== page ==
Stax Songwriter Series
Stax Songwriter Series
Widely regarded as a “one-hit wonder” for his only crossover hit as a performer, Frederick Knight’s career as a songwriter arguably dwarfs his contributions to Stax’s waning days atop the soul charts. In the last days of the company, Knight entered the fold to prove himself as his own man, opting to keep his compositions to himself rather than craft a hit for another performer on the label. The result was 1972’s “I’ve Been Lonely for So Long,” a sweet, delicate soul song with heavy folk leanings. And, while the song was his lone true hit, it succeeded in positioning himself as an anomaly as a soul performer and songwriter.
Knight was born in Bessemer, Alabama, in 1944 and took to music at a young age. He’d gain an early shot as a performer and songwriter on a small, independent imprint called Maxine Recording Company. In 1969, they’d release an upbeat number with driving, funky percussion called “Steppin’ Down,” backed with “Heart Complication.” Knight, who sang lead vocals on both recordings, also co-wrote both sides with Sidney Austin.
In 1970, Knight began a relationship with frequent collaborator C.L. Blast. Blast, a Birmingham-bred soul journeyman, recorded “Two Time One Is Two,” the sole single sent to market on the Crestown label, co-written by Knight and accomplished soul saxophonist Aaron Varnell. That same year, Knight placed a solo composition on The Artistics, a Chicago-based quartet discovered by Major Lance. The group released the Knight-penned tune “Sugar Cane” on their LP, I Want You To (Make My Life Over), on Brunswick Records.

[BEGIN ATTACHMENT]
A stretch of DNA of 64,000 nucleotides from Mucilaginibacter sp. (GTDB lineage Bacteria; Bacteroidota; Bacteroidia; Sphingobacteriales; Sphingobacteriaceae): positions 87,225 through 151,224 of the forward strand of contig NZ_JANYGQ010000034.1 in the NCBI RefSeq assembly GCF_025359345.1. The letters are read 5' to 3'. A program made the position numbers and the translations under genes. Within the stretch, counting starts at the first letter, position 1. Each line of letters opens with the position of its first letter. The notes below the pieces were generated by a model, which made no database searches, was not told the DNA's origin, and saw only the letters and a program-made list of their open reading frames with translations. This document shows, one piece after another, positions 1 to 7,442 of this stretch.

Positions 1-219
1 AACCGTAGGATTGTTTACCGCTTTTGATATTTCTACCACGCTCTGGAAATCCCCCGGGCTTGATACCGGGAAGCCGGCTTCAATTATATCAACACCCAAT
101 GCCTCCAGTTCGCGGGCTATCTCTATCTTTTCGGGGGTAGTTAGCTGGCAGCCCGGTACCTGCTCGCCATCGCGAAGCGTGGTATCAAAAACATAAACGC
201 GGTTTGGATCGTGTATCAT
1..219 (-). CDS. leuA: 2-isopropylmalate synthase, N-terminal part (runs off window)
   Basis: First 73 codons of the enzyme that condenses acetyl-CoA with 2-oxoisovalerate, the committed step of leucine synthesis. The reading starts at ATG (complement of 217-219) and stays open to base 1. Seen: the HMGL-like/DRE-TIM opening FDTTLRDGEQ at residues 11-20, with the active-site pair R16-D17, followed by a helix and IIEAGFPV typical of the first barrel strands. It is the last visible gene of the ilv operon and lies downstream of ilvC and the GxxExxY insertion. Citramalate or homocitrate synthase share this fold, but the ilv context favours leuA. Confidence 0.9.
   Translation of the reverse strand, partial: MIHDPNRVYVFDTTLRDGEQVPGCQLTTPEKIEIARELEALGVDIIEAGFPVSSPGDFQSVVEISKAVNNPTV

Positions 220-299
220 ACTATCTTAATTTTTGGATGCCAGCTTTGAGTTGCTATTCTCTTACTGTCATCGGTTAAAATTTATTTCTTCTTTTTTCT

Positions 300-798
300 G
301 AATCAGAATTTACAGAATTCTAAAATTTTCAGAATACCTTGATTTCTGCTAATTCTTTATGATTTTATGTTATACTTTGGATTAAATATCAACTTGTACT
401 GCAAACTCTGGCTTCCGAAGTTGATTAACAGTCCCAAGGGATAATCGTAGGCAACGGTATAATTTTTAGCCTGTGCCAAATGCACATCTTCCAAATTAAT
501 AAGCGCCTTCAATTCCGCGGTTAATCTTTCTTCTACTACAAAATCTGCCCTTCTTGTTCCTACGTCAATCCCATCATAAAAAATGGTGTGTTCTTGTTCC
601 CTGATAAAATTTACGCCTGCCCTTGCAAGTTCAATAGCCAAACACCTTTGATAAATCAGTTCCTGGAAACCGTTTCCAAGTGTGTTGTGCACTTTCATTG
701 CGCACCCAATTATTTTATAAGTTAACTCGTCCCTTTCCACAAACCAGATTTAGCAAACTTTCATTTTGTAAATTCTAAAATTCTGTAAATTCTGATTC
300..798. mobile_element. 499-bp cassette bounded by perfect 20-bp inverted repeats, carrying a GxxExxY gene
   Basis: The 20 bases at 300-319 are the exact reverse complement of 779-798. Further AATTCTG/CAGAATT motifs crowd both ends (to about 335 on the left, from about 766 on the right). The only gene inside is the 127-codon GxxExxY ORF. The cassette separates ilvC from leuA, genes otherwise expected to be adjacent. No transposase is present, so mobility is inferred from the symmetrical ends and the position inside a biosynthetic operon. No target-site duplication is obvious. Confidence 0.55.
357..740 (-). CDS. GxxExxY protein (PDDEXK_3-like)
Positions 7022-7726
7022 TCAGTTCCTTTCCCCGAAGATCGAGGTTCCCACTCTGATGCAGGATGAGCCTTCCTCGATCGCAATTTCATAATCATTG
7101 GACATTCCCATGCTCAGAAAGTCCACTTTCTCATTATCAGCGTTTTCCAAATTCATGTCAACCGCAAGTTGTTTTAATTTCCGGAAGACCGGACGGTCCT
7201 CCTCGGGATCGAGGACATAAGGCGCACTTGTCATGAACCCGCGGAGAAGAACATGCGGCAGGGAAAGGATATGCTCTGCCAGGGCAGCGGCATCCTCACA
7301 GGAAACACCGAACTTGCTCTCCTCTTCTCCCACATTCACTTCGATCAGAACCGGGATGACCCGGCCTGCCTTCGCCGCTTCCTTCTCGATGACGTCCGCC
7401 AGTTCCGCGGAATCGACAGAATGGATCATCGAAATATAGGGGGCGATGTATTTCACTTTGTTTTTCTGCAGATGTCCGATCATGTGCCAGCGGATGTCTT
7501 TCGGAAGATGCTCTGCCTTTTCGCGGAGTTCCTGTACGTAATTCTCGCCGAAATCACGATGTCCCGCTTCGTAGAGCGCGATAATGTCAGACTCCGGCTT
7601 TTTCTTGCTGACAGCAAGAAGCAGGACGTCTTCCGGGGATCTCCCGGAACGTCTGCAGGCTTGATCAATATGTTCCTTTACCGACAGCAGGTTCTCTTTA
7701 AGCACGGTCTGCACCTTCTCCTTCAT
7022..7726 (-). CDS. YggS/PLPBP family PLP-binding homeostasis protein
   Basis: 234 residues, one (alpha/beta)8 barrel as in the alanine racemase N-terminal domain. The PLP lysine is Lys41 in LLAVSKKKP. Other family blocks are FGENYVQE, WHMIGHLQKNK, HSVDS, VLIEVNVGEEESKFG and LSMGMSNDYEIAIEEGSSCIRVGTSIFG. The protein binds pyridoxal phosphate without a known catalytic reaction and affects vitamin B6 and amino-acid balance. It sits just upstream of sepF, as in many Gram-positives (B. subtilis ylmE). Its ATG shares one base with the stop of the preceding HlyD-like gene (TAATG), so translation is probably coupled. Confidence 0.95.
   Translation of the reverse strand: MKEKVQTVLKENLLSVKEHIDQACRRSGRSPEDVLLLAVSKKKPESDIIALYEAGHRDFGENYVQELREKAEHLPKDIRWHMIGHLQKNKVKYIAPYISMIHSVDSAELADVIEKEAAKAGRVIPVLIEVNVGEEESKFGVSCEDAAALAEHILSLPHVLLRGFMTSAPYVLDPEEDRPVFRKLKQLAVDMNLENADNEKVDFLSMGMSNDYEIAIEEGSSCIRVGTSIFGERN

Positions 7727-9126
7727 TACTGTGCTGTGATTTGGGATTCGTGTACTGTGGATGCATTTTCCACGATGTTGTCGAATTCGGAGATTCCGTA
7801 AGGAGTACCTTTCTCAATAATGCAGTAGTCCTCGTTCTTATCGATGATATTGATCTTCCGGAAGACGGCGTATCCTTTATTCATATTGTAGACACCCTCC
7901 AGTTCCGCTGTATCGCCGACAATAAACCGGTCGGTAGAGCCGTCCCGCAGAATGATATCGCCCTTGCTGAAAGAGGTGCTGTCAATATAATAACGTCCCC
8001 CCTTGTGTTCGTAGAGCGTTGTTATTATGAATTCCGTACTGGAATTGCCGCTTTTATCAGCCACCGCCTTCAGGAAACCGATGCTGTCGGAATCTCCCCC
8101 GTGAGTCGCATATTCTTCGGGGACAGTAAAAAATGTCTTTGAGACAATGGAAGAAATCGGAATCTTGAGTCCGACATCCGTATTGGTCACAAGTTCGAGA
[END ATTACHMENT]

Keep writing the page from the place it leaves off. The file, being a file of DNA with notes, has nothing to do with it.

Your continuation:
Knight stepped back into the role of lead vocalist for “Have a Little Mercy (On Me)” backed with “Sauerkraut,” under the direction of Neal Hemphill who took over songwriting duties for the single release. Capitol Records’ 123 subsidiary issued the single for release. As a leading entrepreneur in the Birmingham music scene, Hemphill founded the homebrew basement operations of Sounds of Birmingham studio. In the musician’s formative years, the workshop became Knight’s de facto home base as he attempted to scale his songwriting enterprise. However, intending to gain footing in a more established music town, Knight set his eyes on Nashville. There, he forged a short-lived partnership with a local radio host known as John R. Through the jockey, Knight would find a new mentor in Buddy Killen, a veteran bassist, songwriter, and producer with a diverse catalog spanning country, folk, pop, and rock. Killen coached Knight, who would in turn offer “Throw the Switch” and “I Know Where I’ve Been,” which would remain in obscurity until appearing on compilations associated with Killen’s Dial Records label, an imprint made famous by its star, Joe Tex.